Public Health Provides COVID-19 Update; No Confirmed Cases in Granville, Vance

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Lisa Harrison, Director of Granville Vance Public Health, told WIZS News at 4:48 p.m. that there are no confirmed cases of Coronavirus “at this time.  Still testing regularly in each county.”

She said, “Please remind people to stay at home and give a call if they develop fever and shortness of breath or a really bad cough. Fever has to be present in order for the doctor to take a sample for testing. The social distancing and staying home to keep our health care workers safe is very important. We need to save our ER resources for very sick individuals and not for screening.”

Earlier in the day, Wednesday, March 18, 2020, the following Press Release was issued by Granville County Government: 

Granville Vance Public Health (GVPH) reports that – as of March 18 at 10 a.m. – there have been no confirmed cases of COVID-19 in Granville or Vance County, and that public health officials are currently active in surveillance, testing, monitoring and providing guidance information to individuals and agencies daily.

In partnership with providers and neighboring health departments, the first phase of the response has consisted of intensive containment strategies.

“If we act now, and work together, we can make a difference in preventing extra stress to our health care system from the number of cases that may grow to be more serious,” said Lisa Harrison, Director of Granville Vance Public Health. “There is a lot we still don’t know about this virus, but what we do know clearly is that age and underlying health status make a big difference.”

GVPH has released guidance and information to help focus on those most at risk to develop a more serious strain of COVID-19 and be more likely to have complications. Many of the recommendations are focused on protecting people at higher risk of severe illness, which includes adults over 65 years of age, people with underlying health conditions including heart disease, lung disease, or diabetes, or people with weakened immune systems.

“This time of year it is easy to confuse the symptoms of coronavirus with the common cold, with allergies, or the flu – all of which are prevalent,” Harrison explains. “The symptoms of Coronavirus are fever, cough, or shortness of breath.”

A global dashboard in real-time is available on the Granville Vance Public Health web site,

According to Harrison, Coronavirus can be serious, but getting Coronavirus isn’t severe for everyone. “We do not yet understand why, but often children tend to fare well and get a really light version of the virus and get better relatively quickly from what we know so far,” she says.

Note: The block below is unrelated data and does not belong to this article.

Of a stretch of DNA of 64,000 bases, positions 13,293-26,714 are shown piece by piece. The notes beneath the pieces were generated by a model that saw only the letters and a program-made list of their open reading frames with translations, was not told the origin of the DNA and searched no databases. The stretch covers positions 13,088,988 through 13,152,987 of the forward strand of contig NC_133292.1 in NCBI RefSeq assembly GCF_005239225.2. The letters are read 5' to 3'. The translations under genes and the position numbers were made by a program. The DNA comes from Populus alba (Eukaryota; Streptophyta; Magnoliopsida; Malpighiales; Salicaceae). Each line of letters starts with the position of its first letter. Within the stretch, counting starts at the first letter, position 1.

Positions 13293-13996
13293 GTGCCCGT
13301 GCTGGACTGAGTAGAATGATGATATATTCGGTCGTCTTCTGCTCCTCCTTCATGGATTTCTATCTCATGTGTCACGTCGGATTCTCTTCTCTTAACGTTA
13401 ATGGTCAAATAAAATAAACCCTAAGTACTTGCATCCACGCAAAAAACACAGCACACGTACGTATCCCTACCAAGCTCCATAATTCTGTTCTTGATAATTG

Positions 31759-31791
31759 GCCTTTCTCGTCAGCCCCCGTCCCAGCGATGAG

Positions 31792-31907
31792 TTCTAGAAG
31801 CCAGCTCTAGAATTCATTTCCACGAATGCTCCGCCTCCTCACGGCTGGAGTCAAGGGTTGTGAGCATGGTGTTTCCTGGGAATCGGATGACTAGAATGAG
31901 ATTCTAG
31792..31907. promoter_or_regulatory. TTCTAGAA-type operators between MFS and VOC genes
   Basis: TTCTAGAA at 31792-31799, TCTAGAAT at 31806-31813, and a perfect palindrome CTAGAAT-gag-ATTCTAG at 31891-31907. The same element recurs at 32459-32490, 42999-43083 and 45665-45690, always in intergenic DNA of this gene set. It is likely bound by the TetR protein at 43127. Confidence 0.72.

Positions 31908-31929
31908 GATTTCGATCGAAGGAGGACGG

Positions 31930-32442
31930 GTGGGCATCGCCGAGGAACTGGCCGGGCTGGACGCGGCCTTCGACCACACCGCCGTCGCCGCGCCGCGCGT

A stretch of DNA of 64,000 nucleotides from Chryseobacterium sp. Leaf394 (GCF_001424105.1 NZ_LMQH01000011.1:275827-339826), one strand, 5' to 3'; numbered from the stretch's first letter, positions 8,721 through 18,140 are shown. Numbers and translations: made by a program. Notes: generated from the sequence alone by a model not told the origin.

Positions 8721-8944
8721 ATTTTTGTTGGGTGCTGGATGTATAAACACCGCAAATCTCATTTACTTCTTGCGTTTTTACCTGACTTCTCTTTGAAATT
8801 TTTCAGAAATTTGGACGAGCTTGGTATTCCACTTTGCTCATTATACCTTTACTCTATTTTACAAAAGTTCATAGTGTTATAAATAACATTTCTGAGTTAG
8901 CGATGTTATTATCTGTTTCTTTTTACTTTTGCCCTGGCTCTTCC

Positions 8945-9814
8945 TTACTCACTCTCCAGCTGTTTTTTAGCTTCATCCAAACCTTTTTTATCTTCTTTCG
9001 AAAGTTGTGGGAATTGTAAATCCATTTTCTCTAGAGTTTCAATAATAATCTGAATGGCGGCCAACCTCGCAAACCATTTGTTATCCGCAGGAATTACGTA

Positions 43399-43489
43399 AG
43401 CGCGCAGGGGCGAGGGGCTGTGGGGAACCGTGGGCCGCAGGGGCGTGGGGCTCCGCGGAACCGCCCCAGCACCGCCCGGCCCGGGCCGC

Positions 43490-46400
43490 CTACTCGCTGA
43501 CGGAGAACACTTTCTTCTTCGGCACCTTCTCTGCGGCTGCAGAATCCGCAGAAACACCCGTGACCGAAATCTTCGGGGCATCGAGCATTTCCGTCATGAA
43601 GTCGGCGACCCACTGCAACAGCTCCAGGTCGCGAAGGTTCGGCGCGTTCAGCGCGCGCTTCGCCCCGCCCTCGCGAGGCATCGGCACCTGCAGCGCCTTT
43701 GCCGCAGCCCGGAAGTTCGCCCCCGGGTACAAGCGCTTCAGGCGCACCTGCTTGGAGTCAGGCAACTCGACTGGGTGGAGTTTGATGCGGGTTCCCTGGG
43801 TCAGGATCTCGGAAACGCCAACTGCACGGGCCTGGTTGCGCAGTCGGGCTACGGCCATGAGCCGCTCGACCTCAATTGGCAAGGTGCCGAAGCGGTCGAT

Harrison adds that it is important to get information about this pandemic from trusted fact-based sources like the CDC, the World Health Organization, the NC Division of Public Health, and your local health department, Granville Vance Public Health.

Harrison advises that if you or a family member has fever AND cough – or difficulty breathing – to call your healthcare provider or an urgent care if you do not have a healthcare provider. If you have fever, cough, and shortness of breath, do NOT show up at your healthcare provider’s office or the urgent care without calling first so they can prepare for your visit.

Do NOT go to the emergency room unless you are in severe distress. Emergency rooms need to be able to serve the most critically ill. If you are having a medical emergency, call 9-1-1 and tell them your symptoms.

“Although we have and are monitoring closely confirmed cases in our state, North Carolina has no indication at this point of widespread community spread of Coronavirus,” Harrison says. “It is so important that we stay home and practice social distancing. If we reduce our chances of getting this virus, we reduce our chances of spreading it to others. Please stay home and if you feel you are getting sick with fever and cough, or shortness of breath, remember to call your provider before coming in.”

You may also call the statewide Coronavirus Helpline at 1-866-462-3821, which is answered 24 hours a day / 7 days a week. People at higher risk include those age 65 and older, those with underlying health conditions including heart disease, lung disease, or diabetes, and those who have weakened immune systems.

Residents are asked to turn to accurate sources of information from the CDC ( and State Division of Public Health ( as well as your own local public health officials.

Granville Vance Public Health will provide the most up-to-date and accurate information for COVID-19 in their district online at

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